End of life in aged care facilities

A taskforce has been announced to investigate deaths during Covid in aged care.

The last thing that will happen to us is that we will die. And for the very elderly it is likely to happen very soon. Yet there’s a cone of silence on the subject.

While some aged care facilities are now doing ‘guards of honour’ to acknowledge the deaths of other residents, others still follow the more established practice of whisking bodies away in the middle of the night, as though hiding the death will suppress fears and questions.

It’s wrong to assume the elderly in aged care facilities don’t want to talk about death. Yes, some definitely do not, but many do, according to clinical psychologist Jane Turner.

Jane has found that the older people are when they enter an aged care facility, the less likely they are to have had the opportunity to discuss death and dying: “Yet end of life issues, unsurprisingly, can cause great anxiety.” 

“It is very important that we give our old aged residents the opportunity to talk about these things. The importance of talking about this with residents and their families, in aged care facilities in our communities today, is completely overlooked.”

Typically, 66 per cent of aged care residents are depressed at the time of death, yet there are very few referrals to psychologists to help the elderly deal with their issues, because we normalise depression in old age, so there is difficulty accessing funding for psychologists working in this space.

In the typical aged care facility up to 75 per cent of operational spending goes on wages, which leaves only 25 per cent for everything else, including these important services. Maybe this could change.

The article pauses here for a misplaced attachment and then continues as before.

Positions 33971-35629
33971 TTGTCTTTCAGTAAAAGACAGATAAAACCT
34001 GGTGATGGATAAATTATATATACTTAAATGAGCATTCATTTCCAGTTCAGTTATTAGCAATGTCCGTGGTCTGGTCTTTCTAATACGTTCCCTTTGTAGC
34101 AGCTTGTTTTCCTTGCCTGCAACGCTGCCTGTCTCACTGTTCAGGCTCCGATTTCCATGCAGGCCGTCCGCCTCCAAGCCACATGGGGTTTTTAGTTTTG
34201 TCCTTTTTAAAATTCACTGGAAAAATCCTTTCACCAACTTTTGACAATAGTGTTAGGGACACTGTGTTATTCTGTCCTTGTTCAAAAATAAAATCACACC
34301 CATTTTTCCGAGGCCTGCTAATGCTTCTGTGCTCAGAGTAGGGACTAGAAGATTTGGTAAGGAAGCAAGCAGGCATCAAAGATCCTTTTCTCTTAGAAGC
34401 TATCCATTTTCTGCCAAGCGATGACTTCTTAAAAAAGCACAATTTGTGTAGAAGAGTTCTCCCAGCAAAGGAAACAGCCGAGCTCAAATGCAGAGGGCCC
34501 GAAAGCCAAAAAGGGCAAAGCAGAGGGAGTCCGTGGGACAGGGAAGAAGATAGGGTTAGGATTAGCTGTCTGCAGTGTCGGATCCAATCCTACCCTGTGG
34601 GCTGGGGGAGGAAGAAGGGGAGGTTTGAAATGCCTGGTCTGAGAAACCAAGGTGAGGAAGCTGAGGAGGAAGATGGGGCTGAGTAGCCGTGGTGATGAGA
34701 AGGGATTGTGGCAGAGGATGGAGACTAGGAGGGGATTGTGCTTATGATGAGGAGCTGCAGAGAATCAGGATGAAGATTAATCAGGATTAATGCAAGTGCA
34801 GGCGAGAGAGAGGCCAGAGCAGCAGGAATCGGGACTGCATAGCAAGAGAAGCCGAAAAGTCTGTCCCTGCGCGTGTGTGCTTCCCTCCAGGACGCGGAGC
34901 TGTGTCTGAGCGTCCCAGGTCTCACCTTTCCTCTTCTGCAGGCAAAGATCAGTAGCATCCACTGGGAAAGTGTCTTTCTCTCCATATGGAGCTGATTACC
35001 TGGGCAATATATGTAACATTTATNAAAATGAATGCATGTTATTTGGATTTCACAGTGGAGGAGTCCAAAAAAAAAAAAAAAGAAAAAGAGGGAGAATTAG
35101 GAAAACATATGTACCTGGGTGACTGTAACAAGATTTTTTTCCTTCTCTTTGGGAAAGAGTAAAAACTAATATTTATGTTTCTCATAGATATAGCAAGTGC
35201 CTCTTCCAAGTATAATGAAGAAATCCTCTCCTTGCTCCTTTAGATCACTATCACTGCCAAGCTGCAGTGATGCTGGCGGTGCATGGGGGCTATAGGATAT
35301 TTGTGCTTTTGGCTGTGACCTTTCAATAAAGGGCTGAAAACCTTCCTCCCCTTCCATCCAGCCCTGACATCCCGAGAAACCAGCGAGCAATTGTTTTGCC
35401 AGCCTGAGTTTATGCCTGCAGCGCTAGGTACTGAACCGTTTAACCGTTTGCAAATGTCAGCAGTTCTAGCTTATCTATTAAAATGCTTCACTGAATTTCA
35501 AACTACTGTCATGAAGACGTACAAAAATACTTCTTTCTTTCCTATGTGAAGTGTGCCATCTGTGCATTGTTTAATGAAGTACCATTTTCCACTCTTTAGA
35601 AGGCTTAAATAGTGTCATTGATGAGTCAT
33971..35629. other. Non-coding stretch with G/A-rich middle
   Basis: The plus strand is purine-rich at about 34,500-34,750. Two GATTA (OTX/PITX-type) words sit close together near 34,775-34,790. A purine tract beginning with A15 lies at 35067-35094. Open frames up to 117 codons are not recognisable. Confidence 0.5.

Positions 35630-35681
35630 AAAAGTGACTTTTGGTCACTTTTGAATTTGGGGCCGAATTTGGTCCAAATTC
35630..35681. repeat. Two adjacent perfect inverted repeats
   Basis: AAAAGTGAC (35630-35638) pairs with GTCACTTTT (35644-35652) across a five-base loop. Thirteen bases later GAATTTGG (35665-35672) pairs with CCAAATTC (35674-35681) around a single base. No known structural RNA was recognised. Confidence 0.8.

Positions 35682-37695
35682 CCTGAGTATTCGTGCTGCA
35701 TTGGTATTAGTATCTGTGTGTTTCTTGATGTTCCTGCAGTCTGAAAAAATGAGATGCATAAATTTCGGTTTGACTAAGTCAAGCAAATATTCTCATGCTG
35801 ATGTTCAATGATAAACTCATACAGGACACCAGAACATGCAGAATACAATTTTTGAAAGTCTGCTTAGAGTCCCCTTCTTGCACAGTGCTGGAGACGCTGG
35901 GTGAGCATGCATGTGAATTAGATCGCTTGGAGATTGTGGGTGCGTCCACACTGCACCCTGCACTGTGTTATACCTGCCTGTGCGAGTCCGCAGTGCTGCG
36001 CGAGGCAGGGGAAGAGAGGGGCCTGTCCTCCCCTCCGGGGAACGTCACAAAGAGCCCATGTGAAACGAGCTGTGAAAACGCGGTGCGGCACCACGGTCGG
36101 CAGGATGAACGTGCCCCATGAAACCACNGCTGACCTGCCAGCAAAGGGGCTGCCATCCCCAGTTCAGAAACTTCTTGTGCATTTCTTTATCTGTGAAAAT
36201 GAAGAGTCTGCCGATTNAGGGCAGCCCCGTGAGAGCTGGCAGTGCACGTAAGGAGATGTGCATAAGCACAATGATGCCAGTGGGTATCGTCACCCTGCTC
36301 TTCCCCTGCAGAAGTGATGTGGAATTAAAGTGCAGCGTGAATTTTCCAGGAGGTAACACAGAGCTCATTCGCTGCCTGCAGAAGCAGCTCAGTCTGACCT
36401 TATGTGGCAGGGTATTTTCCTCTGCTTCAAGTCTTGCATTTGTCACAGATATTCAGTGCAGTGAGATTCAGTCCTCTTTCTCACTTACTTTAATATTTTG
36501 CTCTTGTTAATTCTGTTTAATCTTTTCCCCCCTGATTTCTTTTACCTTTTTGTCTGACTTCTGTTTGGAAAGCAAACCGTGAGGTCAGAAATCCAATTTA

Other ways to improve conversations around death would be to have carers who are equipped to deal with questions of emotional and psychological well-being. The latter subjects are not currently included in a Certificate III in Aged Care, the most common qualification for such workers.

Even without psychologists we could engage people with more relevant conversations in late life, including conversations about death, helping people talk about their ideas and their fears.

We could invite families to be part of these discussions too. There could be information put on noticeboards to invite family members to talks, to develop the language and other skills to talk about end of life issues.

All these initiatives could have the counter-intuitive effect of actually decreasing the rate of depression and anxiety in aged care facilities.

Jane Turner blogs at:

This article from The Conversation’s a fascinating read too: 1,100 Australian aged care homes are locked down due to COVID. What have we learnt from deaths in care?

Leave a Reply